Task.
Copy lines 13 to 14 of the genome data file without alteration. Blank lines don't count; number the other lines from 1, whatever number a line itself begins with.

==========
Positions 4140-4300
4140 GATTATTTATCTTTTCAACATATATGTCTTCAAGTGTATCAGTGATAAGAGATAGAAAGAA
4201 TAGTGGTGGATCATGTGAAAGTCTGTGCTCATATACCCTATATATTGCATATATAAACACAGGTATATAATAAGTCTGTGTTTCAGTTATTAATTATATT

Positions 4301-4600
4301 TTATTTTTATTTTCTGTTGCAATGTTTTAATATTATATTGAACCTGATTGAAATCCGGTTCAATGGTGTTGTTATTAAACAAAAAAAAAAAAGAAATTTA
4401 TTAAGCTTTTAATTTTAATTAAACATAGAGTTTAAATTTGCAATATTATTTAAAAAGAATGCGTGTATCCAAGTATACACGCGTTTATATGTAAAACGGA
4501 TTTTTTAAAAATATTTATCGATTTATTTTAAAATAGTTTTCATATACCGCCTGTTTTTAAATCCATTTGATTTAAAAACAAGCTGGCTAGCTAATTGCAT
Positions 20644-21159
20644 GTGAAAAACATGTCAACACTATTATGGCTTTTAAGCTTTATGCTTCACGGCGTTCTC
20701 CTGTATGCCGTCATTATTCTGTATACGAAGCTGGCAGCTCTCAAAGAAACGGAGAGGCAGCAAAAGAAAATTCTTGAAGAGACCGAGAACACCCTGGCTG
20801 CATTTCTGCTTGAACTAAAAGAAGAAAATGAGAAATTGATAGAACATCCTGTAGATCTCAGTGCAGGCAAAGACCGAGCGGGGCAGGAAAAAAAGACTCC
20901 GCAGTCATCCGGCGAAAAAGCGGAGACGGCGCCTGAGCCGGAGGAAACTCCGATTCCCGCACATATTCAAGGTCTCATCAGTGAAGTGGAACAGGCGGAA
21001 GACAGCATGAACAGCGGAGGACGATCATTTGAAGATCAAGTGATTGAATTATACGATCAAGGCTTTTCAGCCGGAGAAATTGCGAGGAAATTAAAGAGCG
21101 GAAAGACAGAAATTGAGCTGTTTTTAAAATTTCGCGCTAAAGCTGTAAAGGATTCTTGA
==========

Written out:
21001 GACAGCATGAACAGCGGAGGACGATCATTTGAAGATCAAGTGATTGAATTATACGATCAAGGCTTTTCAGCCGGAGAAATTGCGAGGAAATTAAAGAGCG
21101 GAAAGACAGAAATTGAGCTGTTTTTAAAATTTCGCGCTAAAGCTGTAAAGGATTCTTGA